Anchorage labor law heads to ballot box after failed veto override try

Anchorage's contentious labor law is now officially in the hands of voters.

During a brief meeting Tuesday night, the Anchorage Assembly could not muster the votes required to override Mayor Dan Sullivan's Monday veto of a revised version of the labor law, also known as Anchorage Ordinance 37.

The vote was 7-4, with the Assembly needing eight votes to override the veto and avoid a referendum in November. No Assembly members changed their positions from last week's votes to repeal AO 37 and substitute a new version. Amy Demboski, Bill Evans, Ernie Hall and Jennifer Johnston were the four "no" votes.

The meeting lasted about two minutes, and there was no discussion. A handful of labor leaders were present. Sullivan was not.

This is the second time since the law was introduced in February 2013 that the Assembly has voted for repeal, been met with a veto by Sullivan, and failed to override the veto.

"Now it's up to the voters," Assembly member Dick Traini said after the meeting.

At a press conference Monday announcing his veto decision, Sullivan said the substitute version of the law passed by the Assembly, which included amendments requested by union representatives, "doesn't even resemble a compromise." The law has become a signature piece of Sullivan's administration.


Also known as the Responsible Labor Act, the original law will now appear as a referendum item on the state general election ballot in November, along with other high-profile issues including a competition for one of Alaska's U.S. Senate seats, a minimum wage increase and marijuana legalization.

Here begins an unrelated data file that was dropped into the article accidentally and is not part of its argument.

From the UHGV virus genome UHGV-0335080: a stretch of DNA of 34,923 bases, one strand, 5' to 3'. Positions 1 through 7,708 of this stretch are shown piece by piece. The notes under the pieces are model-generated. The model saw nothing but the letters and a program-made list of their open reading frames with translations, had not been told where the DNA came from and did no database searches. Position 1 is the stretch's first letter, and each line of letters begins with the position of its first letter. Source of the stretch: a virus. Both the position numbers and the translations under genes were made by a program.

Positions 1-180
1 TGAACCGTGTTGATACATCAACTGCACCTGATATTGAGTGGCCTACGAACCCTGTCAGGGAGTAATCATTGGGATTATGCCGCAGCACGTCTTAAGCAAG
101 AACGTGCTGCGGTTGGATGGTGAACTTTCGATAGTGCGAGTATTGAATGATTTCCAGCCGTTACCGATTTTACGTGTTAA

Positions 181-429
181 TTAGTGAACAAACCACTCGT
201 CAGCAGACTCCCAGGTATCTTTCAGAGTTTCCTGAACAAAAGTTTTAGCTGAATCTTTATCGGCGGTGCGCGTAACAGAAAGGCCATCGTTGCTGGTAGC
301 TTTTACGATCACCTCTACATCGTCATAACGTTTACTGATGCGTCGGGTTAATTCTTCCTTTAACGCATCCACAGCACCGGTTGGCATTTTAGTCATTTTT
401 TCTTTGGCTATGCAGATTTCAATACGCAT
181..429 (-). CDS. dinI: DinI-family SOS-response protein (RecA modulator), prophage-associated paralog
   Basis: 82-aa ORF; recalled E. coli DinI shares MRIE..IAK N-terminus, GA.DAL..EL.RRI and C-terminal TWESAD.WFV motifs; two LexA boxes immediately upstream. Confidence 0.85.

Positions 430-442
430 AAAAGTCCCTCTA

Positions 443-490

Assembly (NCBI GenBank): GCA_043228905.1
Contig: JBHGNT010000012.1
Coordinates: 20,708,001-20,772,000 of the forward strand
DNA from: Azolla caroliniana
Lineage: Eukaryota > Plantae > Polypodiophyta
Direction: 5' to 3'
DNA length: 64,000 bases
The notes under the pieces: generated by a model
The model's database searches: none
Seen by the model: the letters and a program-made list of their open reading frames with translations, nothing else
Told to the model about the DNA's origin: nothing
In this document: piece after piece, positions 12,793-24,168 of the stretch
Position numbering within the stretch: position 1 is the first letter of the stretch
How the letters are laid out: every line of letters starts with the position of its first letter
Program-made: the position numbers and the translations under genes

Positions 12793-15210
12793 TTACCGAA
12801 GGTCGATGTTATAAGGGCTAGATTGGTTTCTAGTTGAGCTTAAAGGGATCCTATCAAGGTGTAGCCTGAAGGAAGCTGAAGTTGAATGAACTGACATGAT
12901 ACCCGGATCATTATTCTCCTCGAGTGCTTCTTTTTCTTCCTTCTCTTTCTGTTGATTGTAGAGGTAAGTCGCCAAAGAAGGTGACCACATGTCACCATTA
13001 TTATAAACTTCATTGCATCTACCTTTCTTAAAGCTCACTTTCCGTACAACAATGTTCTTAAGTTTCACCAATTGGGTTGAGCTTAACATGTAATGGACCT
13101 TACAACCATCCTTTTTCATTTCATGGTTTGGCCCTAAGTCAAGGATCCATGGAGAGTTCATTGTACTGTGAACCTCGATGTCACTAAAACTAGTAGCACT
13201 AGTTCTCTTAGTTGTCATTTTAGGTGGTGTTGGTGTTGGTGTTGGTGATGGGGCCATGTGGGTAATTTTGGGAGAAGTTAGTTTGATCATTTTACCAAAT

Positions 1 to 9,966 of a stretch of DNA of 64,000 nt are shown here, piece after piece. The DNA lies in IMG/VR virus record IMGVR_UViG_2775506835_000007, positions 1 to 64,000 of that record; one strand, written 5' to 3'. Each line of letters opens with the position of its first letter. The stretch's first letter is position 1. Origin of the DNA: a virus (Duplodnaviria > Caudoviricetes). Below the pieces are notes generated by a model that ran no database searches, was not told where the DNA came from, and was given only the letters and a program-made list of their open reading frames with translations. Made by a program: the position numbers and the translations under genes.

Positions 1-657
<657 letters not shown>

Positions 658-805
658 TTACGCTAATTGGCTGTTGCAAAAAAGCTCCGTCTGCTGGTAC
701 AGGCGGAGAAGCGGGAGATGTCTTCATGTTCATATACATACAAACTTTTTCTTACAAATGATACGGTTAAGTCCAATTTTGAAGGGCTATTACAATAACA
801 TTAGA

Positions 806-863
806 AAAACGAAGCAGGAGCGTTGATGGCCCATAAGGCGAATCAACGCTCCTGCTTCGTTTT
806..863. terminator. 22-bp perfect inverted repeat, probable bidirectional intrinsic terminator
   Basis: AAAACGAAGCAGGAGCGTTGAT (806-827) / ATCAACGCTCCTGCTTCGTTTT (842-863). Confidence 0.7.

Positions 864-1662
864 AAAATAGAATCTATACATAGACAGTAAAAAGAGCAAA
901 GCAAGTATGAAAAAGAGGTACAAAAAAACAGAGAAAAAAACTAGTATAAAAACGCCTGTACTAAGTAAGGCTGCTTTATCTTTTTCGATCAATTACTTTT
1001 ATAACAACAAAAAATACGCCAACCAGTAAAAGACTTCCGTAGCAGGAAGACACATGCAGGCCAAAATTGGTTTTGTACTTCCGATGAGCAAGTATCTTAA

Placing the measure on the state ballot comes at minimal cost to the municipality and avoids the $460,000 price of a special parallel election, officials said. At its meeting last week, the Assembly re-appropriated $400,000 of the funds originally set for the special election to the Anchorage Fire Department for the purpose of increasing paramedic staffing.

Anchorage pollster Marc Hellenthal, of Hellenthal and Associates, said polling data collected for the April municipal election showed the public opposing the labor law.

Hellenthal's results, among 403 likely Anchorage voters, found 50.8 opposed, 35.5 in favor and 13.7 unsure, with a margin of error of 4.88 percent. The data were collected in early January.

Hellenthal said his company plans to poll again now that the measure is headed to the ballot. But during the April election, the law brought more pro-labor voters to the polls, which cost conservative candidates, Hellenthal said.

"AO 37 has been the very best device that's come up in recent history for the Democrats," Hellenthal said.

Sullivan's office is barred from using municipal resources to advocate for or against the law. But Sullivan said at Monday's press conference that he could run a "factual campaign" and provide information to voters.

Last year, Sullivan's office produced a radio ad that featured the mayor talking about the law's benefits.

Joelle Hall, operations manager for the AFL-CIO, the state's largest labor organization, said the referendum joins a broader list of issues energizing Alaska labor activists on the November ballot.

"We are already embarking on the largest mobilization of our members we've ever had," Hall said. "This will dovetail nicely with the programs we're already working on."

Hall said union members plan to discuss Anchorage's labor law at the AFL-CIO state convention in Fairbanks next week.

Devin Kelly

Devin Kelly was an ADN staff reporter.